provided by the bands as they stretch in a linear
fashion, the action velocity, muscular contraction speed and
the resulting force production can be kept at a high level
throughout the range of motion. Without the variable
resistance provided by the bands, the deceleration
phase of squats and benches etc. would adversely impact the
effectiveness of those exercises as explosive strength
exercises - as defined by Stone et al.
S.A.I.D. so! -
The principle of Specific
Adaptation to Imposed
Demands logically leads to the conclusion that as adaptation
occurs as a result of using free-weight variable resistance
methods, there will be an increase in one's ability to
accelerate a mass (Newton’s Second Law: F = M x A). This is
due to the rapidly increasing force that must be applied by
the lifter during training with this method and can be
compared to the force production required to explosively
accelerate any mass under normal conditions. Force is directly
proportional to acceleration. The greater the force production
through the range of motion - the faster the mass is
accelerated. As an example, think of the importance of this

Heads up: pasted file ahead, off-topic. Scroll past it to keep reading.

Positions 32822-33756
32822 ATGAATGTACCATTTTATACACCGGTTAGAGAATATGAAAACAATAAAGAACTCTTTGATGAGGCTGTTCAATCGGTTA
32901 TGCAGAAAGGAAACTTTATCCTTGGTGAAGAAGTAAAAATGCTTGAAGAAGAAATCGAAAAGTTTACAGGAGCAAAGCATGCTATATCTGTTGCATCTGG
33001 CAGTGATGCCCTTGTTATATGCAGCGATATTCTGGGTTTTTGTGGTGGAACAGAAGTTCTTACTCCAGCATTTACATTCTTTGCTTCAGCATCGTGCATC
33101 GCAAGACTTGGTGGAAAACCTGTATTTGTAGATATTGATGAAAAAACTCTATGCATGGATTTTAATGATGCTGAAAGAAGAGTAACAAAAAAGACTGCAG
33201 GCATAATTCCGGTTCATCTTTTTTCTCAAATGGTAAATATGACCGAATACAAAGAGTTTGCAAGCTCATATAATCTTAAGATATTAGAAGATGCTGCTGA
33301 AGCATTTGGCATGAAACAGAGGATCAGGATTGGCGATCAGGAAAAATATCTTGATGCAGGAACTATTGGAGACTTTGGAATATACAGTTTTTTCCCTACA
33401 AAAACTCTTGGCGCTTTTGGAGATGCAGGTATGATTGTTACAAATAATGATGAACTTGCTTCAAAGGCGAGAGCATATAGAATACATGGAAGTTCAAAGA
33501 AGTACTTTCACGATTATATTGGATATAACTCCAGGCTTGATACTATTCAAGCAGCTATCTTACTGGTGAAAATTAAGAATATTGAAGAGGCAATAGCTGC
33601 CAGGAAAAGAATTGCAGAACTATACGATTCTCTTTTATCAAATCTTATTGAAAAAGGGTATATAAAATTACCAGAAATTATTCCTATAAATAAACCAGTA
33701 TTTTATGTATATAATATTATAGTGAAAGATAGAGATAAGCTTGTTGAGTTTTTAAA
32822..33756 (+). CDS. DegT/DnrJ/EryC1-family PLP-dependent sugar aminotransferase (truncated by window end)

when a track athlete is shot-putting
When you train with free-weight variable
resistance, peak power occurs near the end of the range of
motion where the force that is produced is at it's highest -
and not near the middle where some studies I have seen show it
occurring. As a result an accentuated strength/power training
adaptation will take place. Accentuation can be defined as
increasing muscular strength at the position at which maximal
efforts are developed during the main sport event, principally
near the extreme points of angular motion (12). As an example,
think of the importance of this when a football lineman
executes his "punch" when pass blocking.
The linear resistance provided by the
Bands Free-Weight Variable Resistance System is identical in concept to the linear resistance of
Ariel's D.V.R apparatus, but with the advantage of using
free-weights instead of a machine. In addition, the BNS
Bands System has been proven
to be more effective then traditional standard free-weight